Every day, an average of 115 Americans die from opiate overdose .
Nearly half of opiate-related drug overdoses in the United States are due to legal, prescription pain medications — including Vicodin.
Vicodin is a combination of the opiate hydrocodone, with the non-opiate pain0killer acetaminophen (Tylenol). It’s used as a pain-treatment for those with moderate to severe pain, as well as those with chronic pain.
Recent reports from The American Society of Addiction Medicine reported that 4 out of every 5 new heroin users started out using prescription medications like Vicodin first.
It happens as a result of the prescription drugs perceived sense of safety — “it’s legal so it must be safe… right”?
Vicodin isn’t a threat in short-term applications. In fact, it’s very useful for improving the quality of life for those suffering from moderate to severe pain. Long-term use, however, leads to increased tolerance to the drug, forcing users to increase the dose to achieve the same results.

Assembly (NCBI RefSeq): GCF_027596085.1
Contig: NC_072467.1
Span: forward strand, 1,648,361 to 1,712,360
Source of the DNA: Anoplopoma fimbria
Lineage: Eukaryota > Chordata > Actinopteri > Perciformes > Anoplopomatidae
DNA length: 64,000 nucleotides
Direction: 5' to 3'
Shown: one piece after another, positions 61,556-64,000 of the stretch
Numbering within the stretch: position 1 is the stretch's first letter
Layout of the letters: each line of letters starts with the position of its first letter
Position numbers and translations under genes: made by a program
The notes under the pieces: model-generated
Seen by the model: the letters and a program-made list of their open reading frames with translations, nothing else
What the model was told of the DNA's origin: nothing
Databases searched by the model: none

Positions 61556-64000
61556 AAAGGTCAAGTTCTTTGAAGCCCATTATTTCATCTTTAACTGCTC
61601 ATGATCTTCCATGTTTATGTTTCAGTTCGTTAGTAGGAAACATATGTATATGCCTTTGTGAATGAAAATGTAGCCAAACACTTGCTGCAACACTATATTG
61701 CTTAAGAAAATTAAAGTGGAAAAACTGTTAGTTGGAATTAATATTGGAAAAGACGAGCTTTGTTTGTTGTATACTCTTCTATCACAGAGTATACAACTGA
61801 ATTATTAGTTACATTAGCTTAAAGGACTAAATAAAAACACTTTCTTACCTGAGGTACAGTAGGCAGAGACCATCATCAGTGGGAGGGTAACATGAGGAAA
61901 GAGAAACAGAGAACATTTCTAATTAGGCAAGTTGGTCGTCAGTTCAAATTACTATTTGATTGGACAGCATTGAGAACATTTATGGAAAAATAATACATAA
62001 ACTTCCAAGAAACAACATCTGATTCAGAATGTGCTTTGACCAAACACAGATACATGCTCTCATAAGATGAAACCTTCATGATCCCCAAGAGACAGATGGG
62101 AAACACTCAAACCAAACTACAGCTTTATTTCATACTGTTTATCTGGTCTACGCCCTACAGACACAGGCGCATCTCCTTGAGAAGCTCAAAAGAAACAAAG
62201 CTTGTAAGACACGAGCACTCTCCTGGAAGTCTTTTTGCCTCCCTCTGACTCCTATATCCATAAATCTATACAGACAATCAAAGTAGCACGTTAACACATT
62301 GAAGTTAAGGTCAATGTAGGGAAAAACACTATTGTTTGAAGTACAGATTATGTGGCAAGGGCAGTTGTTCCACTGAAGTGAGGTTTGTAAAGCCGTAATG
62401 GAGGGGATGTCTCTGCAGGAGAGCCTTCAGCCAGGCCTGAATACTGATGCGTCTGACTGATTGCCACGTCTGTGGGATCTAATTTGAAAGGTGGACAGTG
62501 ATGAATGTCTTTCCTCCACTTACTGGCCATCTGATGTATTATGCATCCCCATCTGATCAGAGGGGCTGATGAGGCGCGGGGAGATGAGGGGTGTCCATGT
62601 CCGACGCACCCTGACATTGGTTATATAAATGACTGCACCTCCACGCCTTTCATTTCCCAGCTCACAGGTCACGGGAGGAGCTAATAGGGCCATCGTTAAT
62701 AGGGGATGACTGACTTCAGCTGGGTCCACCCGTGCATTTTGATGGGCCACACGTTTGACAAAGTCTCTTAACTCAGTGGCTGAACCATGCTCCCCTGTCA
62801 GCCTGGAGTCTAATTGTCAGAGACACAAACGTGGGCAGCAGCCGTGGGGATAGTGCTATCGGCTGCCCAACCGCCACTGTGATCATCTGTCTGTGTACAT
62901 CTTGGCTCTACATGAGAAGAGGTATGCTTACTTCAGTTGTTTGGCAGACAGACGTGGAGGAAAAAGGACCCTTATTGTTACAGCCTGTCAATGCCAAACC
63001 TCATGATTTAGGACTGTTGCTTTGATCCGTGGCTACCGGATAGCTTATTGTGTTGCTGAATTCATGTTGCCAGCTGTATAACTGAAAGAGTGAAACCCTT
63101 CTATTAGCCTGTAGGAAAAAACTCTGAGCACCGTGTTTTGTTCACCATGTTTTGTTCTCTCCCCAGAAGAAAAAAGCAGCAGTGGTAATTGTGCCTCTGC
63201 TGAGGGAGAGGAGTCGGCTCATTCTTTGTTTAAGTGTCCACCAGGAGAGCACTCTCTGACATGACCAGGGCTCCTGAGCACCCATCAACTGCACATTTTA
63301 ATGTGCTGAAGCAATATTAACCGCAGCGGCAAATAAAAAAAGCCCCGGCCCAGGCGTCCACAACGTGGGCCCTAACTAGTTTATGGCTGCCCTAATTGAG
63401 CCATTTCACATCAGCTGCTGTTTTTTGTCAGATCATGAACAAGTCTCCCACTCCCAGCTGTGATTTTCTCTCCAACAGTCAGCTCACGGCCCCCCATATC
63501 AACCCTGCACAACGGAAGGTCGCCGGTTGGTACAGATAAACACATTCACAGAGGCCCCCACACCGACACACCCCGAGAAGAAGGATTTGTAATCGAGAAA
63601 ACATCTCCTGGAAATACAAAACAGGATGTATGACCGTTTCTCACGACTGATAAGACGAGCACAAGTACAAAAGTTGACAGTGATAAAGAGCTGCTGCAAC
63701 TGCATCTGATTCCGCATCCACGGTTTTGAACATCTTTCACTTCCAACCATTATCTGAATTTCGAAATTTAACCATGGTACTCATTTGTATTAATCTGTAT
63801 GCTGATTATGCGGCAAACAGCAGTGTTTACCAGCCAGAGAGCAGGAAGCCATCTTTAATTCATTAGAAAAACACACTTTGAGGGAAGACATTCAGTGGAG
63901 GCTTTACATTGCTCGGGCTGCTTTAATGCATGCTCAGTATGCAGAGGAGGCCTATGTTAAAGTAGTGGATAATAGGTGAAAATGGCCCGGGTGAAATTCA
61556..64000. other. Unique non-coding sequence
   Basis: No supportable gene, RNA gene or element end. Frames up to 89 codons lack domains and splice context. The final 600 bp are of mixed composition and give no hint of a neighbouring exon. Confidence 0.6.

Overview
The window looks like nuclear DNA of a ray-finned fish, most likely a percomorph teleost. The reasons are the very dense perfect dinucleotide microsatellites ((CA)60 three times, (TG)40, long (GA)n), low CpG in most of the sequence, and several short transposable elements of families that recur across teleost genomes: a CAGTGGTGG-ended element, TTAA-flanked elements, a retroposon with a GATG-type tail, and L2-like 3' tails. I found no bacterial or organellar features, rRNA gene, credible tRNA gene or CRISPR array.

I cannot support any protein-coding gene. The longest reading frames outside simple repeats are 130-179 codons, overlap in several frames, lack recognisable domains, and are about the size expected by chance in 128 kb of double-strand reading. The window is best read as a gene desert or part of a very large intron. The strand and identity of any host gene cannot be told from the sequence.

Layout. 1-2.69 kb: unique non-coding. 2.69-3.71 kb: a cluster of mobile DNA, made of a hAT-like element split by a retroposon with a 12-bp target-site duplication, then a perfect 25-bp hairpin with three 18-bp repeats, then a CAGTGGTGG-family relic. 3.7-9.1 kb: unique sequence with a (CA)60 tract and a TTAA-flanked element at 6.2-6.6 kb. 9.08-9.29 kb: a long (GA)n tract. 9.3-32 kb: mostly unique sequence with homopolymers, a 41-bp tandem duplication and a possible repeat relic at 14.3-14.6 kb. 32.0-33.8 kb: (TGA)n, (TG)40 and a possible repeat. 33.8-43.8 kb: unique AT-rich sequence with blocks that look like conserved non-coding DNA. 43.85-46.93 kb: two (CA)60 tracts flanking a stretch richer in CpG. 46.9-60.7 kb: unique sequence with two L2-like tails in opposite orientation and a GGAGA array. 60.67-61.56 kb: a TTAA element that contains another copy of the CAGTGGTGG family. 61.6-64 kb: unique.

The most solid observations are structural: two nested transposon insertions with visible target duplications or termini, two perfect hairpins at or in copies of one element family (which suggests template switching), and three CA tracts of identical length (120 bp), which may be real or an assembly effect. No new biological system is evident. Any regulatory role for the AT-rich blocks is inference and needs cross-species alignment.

After a while, the body becomes hooked on the effects of the drug, and users begin taking it just to avoid the pain experienced by not taking the drug. Over time, Vicodin becomes ineffective, and users seek out stronger opiate to satisfy their cravings.
This often leads them to far more serious opiates like heroin or fentanyl.